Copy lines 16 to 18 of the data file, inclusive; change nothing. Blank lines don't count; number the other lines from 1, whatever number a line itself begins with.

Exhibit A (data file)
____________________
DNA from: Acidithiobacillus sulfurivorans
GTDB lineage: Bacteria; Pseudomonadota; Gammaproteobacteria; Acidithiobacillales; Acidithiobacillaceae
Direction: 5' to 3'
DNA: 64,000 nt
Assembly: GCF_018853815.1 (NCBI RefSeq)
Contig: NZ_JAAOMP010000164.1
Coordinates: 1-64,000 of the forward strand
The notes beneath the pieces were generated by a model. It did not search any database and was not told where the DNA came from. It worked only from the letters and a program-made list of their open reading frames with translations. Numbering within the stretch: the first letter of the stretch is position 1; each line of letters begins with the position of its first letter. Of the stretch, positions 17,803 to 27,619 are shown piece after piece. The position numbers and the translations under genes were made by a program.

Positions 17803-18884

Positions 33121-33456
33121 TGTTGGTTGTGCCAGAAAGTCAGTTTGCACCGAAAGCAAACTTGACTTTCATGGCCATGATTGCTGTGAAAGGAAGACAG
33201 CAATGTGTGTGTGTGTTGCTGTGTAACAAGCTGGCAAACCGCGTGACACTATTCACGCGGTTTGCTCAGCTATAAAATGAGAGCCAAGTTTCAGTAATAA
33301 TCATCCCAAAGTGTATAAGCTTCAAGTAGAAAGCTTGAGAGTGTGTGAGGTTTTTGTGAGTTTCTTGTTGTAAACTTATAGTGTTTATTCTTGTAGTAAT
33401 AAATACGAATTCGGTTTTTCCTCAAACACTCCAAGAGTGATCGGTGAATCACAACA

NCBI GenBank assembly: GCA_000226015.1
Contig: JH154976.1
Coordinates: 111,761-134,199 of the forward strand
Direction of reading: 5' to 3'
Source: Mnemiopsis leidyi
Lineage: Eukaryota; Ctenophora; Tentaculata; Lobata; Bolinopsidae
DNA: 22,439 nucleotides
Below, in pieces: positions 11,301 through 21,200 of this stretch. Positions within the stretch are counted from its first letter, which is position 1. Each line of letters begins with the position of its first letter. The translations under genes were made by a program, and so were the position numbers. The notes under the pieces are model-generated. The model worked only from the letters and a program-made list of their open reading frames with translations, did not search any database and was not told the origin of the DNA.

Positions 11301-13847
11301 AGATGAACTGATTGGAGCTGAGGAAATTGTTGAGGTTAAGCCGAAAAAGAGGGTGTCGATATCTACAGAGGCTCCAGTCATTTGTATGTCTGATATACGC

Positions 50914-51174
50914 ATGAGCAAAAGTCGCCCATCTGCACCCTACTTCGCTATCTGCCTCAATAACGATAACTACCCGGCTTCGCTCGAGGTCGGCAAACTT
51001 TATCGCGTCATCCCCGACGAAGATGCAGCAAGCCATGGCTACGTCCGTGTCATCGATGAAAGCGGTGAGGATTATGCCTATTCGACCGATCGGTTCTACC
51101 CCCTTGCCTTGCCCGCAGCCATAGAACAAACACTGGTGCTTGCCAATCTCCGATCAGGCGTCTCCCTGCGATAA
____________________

Contig: JH154976.1
Coordinates: 111,761-134,199 of the forward strand
Direction of reading: 5' to 3'